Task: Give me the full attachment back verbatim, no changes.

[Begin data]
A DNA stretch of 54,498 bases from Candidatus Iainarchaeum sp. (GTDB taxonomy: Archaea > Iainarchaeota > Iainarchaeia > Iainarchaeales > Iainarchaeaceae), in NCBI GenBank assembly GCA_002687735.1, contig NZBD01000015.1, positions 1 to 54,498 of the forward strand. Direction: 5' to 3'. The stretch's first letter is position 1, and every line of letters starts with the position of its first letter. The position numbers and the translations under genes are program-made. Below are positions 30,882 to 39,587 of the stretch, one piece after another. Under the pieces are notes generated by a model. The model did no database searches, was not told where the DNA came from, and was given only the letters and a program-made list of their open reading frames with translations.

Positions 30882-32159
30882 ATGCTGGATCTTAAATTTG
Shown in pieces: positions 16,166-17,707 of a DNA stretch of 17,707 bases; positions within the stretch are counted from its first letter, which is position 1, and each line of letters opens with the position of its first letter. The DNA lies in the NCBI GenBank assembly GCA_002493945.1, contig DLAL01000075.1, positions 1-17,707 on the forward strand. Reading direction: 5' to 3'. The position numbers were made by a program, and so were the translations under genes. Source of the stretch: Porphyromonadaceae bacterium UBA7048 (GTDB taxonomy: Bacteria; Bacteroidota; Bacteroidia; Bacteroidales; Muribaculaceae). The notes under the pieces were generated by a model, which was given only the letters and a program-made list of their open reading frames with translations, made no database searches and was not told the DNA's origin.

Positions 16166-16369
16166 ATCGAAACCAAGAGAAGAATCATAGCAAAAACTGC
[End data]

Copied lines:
A DNA stretch of 54,498 bases from Candidatus Iainarchaeum sp. (GTDB taxonomy: Archaea > Iainarchaeota > Iainarchaeia > Iainarchaeales > Iainarchaeaceae), in NCBI GenBank assembly GCA_002687735.1, contig NZBD01000015.1, positions 1 to 54,498 of the forward strand. Direction: 5' to 3'. The stretch's first letter is position 1, and every line of letters starts with the position of its first letter. The position numbers and the translations under genes are program-made. Below are positions 30,882 to 39,587 of the stretch, one piece after another. Under the pieces are notes generated by a model. The model did no database searches, was not told where the DNA came from, and was given only the letters and a program-made list of their open reading frames with translations.

Positions 30882-32159
30882 ATGCTGGATCTTAAATTTG
Shown in pieces: positions 16,166-17,707 of a DNA stretch of 17,707 bases; positions within the stretch are counted from its first letter, which is position 1, and each line of letters opens with the position of its first letter. The DNA lies in the NCBI GenBank assembly GCA_002493945.1, contig DLAL01000075.1, positions 1-17,707 on the forward strand. Reading direction: 5' to 3'. The position numbers were made by a program, and so were the translations under genes. Source of the stretch: Porphyromonadaceae bacterium UBA7048 (GTDB taxonomy: Bacteria; Bacteroidota; Bacteroidia; Bacteroidales; Muribaculaceae). The notes under the pieces were generated by a model, which was given only the letters and a program-made list of their open reading frames with translations, made no database searches and was not told the DNA's origin.

Positions 16166-16369
16166 ATCGAAACCAAGAGAAGAATCATAGCAAAAACTGC